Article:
We continue to track parental attitudes on the key issue of school funding to build a year-on-year picture of the effect tightening budgets have on parents' finances and their child's school experience. This year, the results show that over half of parents are concerned about the cost of sending a child to school, and most feel that the cost is increasing. We also found that parents whose child is eligible for free school meals (FSM) report that they are more likely to have been asked to make voluntary donations to their school fund, that a greater proportion of them are donating, and that they give higher monthly payments compared to their more affluent peers. Parents continue to report being asked to pay for things that used to be free, such as school clubs, concerts and sports days, while stretched school budgets are seeing money-saving measures normalised in many schools. Parents also tell us how they would like additional funds to be prioritised.

Our latest research shows:

  • 76% of parents think that the cost of sending children to school is increasing and more than half (51%) agree that they are worried about such cost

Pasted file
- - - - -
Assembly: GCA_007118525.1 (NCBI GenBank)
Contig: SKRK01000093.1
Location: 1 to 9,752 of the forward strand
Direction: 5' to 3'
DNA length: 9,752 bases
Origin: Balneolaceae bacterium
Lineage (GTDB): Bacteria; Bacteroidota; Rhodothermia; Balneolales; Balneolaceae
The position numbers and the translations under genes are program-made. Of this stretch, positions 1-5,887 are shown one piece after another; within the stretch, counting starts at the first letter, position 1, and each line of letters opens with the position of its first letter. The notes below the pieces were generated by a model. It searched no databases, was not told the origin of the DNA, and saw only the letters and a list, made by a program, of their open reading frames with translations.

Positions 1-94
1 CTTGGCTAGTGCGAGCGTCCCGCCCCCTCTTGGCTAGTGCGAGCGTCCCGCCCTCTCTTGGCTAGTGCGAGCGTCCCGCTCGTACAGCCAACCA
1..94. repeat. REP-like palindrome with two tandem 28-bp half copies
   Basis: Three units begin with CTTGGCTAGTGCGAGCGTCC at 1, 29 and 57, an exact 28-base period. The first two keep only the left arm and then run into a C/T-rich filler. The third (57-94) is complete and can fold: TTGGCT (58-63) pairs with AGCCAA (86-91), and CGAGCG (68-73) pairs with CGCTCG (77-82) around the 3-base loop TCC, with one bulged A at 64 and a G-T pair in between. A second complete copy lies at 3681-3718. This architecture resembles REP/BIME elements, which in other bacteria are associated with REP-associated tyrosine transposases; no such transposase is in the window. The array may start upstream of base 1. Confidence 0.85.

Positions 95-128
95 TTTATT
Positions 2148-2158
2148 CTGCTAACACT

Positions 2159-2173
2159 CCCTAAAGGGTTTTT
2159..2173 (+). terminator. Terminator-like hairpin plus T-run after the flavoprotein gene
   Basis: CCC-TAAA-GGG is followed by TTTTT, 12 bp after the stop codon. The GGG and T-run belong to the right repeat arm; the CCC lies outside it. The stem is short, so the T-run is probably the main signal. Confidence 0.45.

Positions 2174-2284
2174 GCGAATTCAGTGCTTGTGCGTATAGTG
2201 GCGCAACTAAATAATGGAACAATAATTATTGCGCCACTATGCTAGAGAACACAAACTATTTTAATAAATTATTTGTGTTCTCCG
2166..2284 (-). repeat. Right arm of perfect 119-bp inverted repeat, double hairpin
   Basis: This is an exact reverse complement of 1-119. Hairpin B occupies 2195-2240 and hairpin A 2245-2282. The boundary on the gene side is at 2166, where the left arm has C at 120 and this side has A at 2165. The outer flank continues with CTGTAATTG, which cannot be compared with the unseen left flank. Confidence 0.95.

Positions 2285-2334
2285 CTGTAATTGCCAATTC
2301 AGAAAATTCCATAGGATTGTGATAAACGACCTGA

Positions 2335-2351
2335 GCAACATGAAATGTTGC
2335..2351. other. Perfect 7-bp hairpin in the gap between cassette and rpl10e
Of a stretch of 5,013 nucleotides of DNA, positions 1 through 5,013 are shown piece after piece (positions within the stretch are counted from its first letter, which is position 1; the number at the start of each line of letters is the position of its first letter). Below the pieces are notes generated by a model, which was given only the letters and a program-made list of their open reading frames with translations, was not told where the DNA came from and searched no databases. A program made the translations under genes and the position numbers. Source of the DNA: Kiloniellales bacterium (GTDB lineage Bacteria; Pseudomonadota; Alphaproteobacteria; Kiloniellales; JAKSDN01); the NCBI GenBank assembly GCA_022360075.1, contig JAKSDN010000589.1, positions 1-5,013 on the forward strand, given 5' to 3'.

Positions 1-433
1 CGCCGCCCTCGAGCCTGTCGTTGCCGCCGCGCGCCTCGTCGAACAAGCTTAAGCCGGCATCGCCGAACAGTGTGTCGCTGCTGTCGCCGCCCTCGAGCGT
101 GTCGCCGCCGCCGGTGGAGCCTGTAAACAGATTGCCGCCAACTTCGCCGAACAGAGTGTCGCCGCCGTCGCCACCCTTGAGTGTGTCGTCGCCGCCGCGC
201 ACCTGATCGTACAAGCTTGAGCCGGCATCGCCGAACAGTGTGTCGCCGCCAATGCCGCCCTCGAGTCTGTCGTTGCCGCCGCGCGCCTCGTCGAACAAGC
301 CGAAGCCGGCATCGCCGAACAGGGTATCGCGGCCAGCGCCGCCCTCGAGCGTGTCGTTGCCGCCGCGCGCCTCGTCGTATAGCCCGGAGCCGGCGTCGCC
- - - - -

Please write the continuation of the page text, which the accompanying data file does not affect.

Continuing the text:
• Parents’ concern about the cost of schooling continues to be highest in relation to uniforms (46%), school trips (44%) and school meals/drinks (19%)
  • Parents of children who are eligible for Free School Meals (FSM) are more likely to feel costs are increasing (38% strongly agree vs 31% of parents whose children are not eligible) and to be concerned about them (29% strongly agree vs 15%)
  • Concern over the cost of uniforms is significantly higher for parents whose children are eligible for FSM (61% vs 44%); this is also true about the cost school trips (49% vs 43%) and the cost of school extra-curricular events such as concerts and sport days which parents are asked to pay for (20% vs 13%)
  • 38% of parents reported being asked by their child’s school for a donation to the school fund and 29% donate
  • Parents of children eligible for FSM (45%) were more likely to be asked to donate than those not eligible (38%)
  • The most common cost-cutting solutions that parents report seeing implemented by schools were being asked to pay for school clubs which used to be free (22%) and for events such as sport days or concerts (20%)
  • 55% of parents believe that any potential extra funding available to schools should be spent on learning resources (55%) and 43% think so of IT equipment.

Parentkind position on school funding

We commend all parent groups for the invaluable fundraising efforts they make on behalf of their schools. We welcome recent promises from the government to add substantially to school funding, but even then, academy trusts, governors and school leaders must continue to consult with their parent communities about how school funding is affecting them. This can be achieved most effectively by using a consultative parent body such as a parent council, and ensuring parental engagement is maximised through adoption of our Blueprint for Parent-Friendly Schools.

Read more and download the full report (pdf)
Download our full school funding Policy Position (pdf)
View the full infographic (pdf)